As we move toward open energy markets, new players will be competing to offer consumers many of the services utilities offer today. It will no longer be enough to just meet our obligation to serve. We will also need to provide the products and services that customers value, at a level superior to that of the competition, while enhancing value to shareholders.
To retain customers, utilities need to understand the nature of the market. What customer values shape it? How are we positioned against the competition? And how can we respond to customer values profitably?
In 1993, Southern California Gas Co. decided to find out. The resulting Customer Value Initiative had four key goals: 1) refine our understanding of what customers value, 2) integrate these values into the company's customer satisfaction program, 3) develop an overall strategy for products and services, and 4) adapt the findings to our customer call centers.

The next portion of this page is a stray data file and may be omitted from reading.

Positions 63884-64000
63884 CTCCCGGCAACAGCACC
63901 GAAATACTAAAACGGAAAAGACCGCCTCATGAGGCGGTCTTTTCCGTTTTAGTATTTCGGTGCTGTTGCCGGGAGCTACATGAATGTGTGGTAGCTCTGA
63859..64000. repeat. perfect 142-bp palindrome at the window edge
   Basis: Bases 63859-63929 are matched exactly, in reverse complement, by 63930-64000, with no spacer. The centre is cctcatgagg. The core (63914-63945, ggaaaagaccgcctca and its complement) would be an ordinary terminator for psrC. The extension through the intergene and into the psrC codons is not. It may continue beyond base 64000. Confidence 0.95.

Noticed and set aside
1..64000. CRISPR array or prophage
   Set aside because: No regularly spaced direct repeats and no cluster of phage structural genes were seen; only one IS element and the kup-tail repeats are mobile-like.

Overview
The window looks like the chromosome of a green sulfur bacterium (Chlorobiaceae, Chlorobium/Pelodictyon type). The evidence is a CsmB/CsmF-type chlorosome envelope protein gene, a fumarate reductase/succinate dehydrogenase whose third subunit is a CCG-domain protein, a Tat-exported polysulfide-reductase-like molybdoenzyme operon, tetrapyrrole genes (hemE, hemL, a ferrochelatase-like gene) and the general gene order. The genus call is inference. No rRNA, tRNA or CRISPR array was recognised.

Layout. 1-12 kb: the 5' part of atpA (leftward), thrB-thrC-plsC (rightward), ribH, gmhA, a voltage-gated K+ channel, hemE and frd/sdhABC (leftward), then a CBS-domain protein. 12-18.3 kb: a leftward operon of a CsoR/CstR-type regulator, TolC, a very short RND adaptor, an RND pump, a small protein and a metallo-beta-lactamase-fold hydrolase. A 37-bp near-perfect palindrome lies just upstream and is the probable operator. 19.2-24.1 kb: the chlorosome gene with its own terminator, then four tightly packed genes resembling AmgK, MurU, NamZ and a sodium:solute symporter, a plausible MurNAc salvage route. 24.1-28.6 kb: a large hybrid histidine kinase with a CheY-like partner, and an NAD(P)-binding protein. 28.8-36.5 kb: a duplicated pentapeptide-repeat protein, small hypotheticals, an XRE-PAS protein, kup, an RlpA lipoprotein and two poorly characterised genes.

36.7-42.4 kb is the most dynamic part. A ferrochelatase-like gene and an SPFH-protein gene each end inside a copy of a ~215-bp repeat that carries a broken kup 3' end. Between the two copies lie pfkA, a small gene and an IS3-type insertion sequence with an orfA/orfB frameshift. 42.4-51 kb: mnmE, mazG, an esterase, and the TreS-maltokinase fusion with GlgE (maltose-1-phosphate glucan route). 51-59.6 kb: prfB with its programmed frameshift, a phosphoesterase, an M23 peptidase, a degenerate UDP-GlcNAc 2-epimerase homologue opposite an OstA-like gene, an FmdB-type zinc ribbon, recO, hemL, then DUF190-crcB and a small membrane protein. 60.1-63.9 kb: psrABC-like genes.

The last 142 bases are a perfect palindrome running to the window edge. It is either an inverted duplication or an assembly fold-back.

One Size Does Not Fit All
The most important lesson we learned can be summed up in the catch phrase, "One size does not fit all." Companies that operate in competitive environments have known this for years.
We used to see our 4.7 million customers as large monolithic customer groups established primarily for allocating costs and setting rates. We now see them as distinct population segments with varying service needs and desires, and unique characteristics that affect their views of our company.